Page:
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Orson Welles' make-up on Voyage of the Damned


Shooting The Devil's Advocate with Guy Green
Billy Williams Film-maker
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I did a... I did a second picture with Guy Green called The Devil's Advocate from a novel by Morris West, with John Mills in the lead. It was lovely, and we shot half in Bavaria Studios and half in Italy and again, it was a tax shelter situation; the finance was this tax relief business and... it was a good picture but never got any proper distribution, which was a great disappointment. It was lovely working with Guy again and I remember I was using diffused light, shining through frames and so on, and he said to me one day; he said: ‘I think...’ he said, ‘I think this... this system of yours, this new system...’ he said, ‘It...’ he said, ’It works... I think it works well for... for day interiors’, he said, ‘I don't think it's so good for night interiors’. You know... you know o Guy, very politely saying to me that he thought that the harder light was still better for night interiors. But he was such a nice man to work with. And so, sadly, that film didn't get a great showing and... partly due, I think, to the fact that Morris West had the... had final cut. Guy didn't know this at the time and I think the cutting was not to its best. When you have somebody who's not really a filmmaker with the final say, it's not very good news.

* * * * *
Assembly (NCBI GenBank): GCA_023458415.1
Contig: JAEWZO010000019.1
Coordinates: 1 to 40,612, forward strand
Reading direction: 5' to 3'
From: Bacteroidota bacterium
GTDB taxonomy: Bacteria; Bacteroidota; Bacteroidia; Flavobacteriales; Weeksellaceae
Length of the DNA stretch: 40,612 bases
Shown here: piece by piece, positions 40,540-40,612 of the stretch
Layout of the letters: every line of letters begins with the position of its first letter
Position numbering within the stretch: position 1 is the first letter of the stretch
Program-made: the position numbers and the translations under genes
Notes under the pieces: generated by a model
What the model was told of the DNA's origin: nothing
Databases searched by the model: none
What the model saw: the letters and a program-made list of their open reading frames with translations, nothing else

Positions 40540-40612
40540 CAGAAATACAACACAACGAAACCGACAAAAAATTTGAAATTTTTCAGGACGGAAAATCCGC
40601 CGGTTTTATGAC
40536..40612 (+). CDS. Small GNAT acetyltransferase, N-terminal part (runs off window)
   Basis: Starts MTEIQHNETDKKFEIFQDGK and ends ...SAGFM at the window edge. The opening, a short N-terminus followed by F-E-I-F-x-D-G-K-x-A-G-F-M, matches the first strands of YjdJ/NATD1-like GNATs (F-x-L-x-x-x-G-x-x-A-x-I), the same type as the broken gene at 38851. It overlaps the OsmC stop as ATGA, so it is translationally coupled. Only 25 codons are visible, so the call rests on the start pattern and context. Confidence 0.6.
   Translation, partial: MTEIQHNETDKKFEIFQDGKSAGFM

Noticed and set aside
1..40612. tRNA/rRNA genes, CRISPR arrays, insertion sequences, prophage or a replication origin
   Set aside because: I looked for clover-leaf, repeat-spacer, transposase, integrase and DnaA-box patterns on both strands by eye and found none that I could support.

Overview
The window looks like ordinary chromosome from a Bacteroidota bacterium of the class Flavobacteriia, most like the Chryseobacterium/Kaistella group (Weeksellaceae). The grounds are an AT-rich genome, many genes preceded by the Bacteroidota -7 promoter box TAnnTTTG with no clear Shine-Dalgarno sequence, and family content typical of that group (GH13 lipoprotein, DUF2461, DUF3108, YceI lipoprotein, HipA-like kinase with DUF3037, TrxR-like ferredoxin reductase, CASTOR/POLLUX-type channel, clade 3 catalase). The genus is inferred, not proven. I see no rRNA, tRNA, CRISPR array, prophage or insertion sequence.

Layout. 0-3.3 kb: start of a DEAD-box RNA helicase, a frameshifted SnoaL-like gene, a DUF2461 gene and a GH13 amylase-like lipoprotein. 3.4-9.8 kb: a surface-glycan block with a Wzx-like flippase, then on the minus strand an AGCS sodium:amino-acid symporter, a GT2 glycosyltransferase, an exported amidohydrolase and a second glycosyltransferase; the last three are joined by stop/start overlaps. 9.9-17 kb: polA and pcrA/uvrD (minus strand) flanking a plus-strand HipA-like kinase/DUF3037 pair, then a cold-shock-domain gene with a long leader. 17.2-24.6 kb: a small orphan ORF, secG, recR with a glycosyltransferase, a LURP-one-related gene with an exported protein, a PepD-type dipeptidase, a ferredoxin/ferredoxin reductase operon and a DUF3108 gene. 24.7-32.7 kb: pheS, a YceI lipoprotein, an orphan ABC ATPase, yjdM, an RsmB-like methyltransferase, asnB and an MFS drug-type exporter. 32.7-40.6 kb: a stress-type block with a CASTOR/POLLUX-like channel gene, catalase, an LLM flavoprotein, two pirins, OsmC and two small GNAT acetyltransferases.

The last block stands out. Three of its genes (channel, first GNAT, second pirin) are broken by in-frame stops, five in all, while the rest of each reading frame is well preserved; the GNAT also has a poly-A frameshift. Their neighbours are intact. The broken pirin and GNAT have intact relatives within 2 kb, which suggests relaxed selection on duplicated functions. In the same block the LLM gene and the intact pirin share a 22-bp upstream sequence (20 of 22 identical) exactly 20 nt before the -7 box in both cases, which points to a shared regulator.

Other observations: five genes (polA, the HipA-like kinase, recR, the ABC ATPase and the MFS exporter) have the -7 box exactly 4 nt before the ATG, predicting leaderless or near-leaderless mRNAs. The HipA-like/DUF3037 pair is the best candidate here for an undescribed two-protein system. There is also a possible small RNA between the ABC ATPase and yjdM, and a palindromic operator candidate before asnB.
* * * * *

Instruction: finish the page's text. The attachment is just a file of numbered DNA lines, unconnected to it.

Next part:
Billy Williams, London-born cinematographer Billy Williams gained his first two Oscar nominations for the acclaimed “Women in Love” and “On Golden Pond”. His third nomination, which was successful, was for the epic “Gandhi”. He was President of the British Society of Cinematographers, and was awarded the Camera Image Festival’s Lifetime Achievement Award in 2000.

Listeners: Neil Binney

Neil Binney began working as a 'clapper boy' in 1946 on spin-off films from steam radio such as "Dick Barton". Between 1948-1950 he served as a Royal Air Force photographer. From 1950 he was a Technicolor assistant technician working on films such as John Ford's "Mogambo" (photographed by Freddie Young), Hitchcock's "The Man Who Knew Too Much" (Bob Burke), and Visconti's "Senso" (G.R. Aldo/B. Cracker). As a camera assistant he worked on "Mind Benders", "Billy Liar" and "This Sporting Life". Niel Binney became a camera operator in 1963 and worked with, among others, Jack Cardiff, Fred Tammes and Billy Williams. He was elected associate member of the British Society of Cinematographers in 1981 and his most recent credits include "A Fish Called Wanda" and "Fierce Creatures".

Duration: 1 minute, 39 seconds

Date story recorded: September 2003

Date story went live: 24 January 2008